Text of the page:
Review: The Green Mile by Stephen King

RATING: 10/10


Stephen King’s classic #1 New York Times bestselling dramatic serial novel and inspiration for the Oscar-nominated film starring Tom Hanks!

Welcome to Cold Mountain Penitentiary, home to the Depression-worn men of E Block. Convicted killers all, each awaits his turn to walk “the Green Mile,” the lime-colored linoleum corridor leading to a final meeting with Old Sparky, Cold Mountain’s electric chair. Prison guard Paul Edgecombe has seen his share of oddities over the years working the Mile, but he’s never seen anything like John Coffey—a man with the body of a giant and the mind of a child, condemned for a crime terrifying in its violence and shocking in its depravity. And in this place of ultimate retribution, Edgecombe is about to discover the terrible, wondrous truth about John Coffey—a truth that will challenge his most cherished beliefs…


“I’m sorry for what I am”.

These were the last words that John Coffey, a huge black man who was sentenced to death for a murder that he did not commit, had said before he was executed. Such a simple sentence but with so much pain and emotion.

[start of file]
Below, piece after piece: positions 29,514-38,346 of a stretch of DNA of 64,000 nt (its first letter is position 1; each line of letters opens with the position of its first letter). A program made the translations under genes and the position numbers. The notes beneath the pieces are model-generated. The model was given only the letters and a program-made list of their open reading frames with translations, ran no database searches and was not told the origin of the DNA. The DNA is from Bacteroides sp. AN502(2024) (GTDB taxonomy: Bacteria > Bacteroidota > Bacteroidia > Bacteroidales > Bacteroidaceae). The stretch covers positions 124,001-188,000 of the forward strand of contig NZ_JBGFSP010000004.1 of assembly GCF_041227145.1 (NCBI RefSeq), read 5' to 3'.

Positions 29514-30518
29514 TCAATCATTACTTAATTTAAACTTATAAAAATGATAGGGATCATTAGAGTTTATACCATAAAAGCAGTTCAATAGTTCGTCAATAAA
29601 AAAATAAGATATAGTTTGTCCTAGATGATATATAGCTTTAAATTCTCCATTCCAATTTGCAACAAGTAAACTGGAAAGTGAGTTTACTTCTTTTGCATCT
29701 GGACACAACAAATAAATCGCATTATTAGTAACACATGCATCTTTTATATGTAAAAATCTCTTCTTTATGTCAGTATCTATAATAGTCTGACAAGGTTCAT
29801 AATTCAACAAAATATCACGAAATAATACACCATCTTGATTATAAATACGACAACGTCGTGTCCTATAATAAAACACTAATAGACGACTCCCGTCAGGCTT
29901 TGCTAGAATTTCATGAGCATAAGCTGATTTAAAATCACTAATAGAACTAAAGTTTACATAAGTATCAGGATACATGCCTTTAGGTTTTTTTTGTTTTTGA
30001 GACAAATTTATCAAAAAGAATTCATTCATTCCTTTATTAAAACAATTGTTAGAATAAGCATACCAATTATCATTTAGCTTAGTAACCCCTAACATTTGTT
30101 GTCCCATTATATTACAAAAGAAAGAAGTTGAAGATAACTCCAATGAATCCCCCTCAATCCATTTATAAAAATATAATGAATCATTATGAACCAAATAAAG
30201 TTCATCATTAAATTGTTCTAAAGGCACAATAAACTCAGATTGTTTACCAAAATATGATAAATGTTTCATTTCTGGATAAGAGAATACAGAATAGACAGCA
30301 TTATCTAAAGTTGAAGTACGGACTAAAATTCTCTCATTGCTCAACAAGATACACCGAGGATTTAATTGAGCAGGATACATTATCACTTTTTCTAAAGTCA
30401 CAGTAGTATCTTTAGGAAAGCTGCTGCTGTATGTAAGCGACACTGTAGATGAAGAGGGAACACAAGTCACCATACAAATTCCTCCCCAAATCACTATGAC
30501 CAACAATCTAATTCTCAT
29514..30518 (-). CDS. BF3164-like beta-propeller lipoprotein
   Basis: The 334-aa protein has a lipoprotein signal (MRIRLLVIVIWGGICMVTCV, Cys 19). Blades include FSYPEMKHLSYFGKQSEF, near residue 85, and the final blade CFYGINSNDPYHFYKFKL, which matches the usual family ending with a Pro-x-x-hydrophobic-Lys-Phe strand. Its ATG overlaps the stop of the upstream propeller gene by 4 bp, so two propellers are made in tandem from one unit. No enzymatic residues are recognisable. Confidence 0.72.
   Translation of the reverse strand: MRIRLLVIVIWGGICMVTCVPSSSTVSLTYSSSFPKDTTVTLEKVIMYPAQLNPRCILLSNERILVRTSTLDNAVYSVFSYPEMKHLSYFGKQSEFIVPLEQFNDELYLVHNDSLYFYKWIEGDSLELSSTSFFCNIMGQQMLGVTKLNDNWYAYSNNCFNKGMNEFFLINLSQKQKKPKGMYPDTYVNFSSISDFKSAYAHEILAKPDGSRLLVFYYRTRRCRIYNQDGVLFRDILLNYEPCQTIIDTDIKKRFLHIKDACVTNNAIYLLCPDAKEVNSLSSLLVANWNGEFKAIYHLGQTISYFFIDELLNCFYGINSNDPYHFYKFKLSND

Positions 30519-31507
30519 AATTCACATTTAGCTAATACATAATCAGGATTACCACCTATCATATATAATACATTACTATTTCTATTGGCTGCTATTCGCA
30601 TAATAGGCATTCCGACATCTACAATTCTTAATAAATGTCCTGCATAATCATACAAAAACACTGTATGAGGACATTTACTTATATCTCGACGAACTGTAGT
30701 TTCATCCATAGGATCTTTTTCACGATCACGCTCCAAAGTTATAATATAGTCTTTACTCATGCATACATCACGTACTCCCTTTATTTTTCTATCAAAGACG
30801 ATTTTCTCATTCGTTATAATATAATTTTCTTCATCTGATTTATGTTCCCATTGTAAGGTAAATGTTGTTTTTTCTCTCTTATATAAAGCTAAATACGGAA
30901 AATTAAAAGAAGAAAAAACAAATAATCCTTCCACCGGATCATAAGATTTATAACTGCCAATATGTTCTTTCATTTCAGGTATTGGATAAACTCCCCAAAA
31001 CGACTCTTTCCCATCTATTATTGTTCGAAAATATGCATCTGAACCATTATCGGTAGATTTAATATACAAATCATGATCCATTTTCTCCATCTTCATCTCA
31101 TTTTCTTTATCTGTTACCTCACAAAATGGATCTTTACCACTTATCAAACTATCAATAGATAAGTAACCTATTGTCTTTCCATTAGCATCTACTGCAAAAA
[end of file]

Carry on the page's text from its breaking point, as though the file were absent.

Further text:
The Green Mile is one of Stephen King’s best works. The characters are all so engaging. Their emotions are all properly fleshed out. I love it when King perfectly describes the conflict that the executioners (Paul Edgecomb, Brutus Howell, Dean Stanton and Harry Terwilliger) were facing when they discovered that John Coffey is actually innocent. It is truly a very heart-wrenching read, especially the last few chapters of the book. The adaptation is really emotional but reading the book causes even more heartache with King’s brilliant writing style.

The supernatural element to me is not the focus of this story. The beauty of the Green Mile is that King explored the issue of death penalty (in particular its disadvantages) mainly from the perspective of the executioners. This is an interesting perspective as most people would expect to delve into this issue from the perspective of the victims’ families or the perpetrator. Not to mention the details that King went into describing the execution process. It is truly horrifying and gruesome. The Green Mile heavily reflects the injustice caused by racism and the flawed justice system in America during the Great Depression. John Coffey is clearly a victim of such injustice. King also explored values such as retribution, restitution, salvation, and forgiveness in the Green Mile.

“Sometimes there is absolutely no difference at all between salvation and damnation.”

Another strong 10/10 star read. You would not want to miss out The Green Mile if you are interested in reading about the death penalty from an interesting perspective.

One Comment Add yours

  1. David W says:

    One of my favorites by the master


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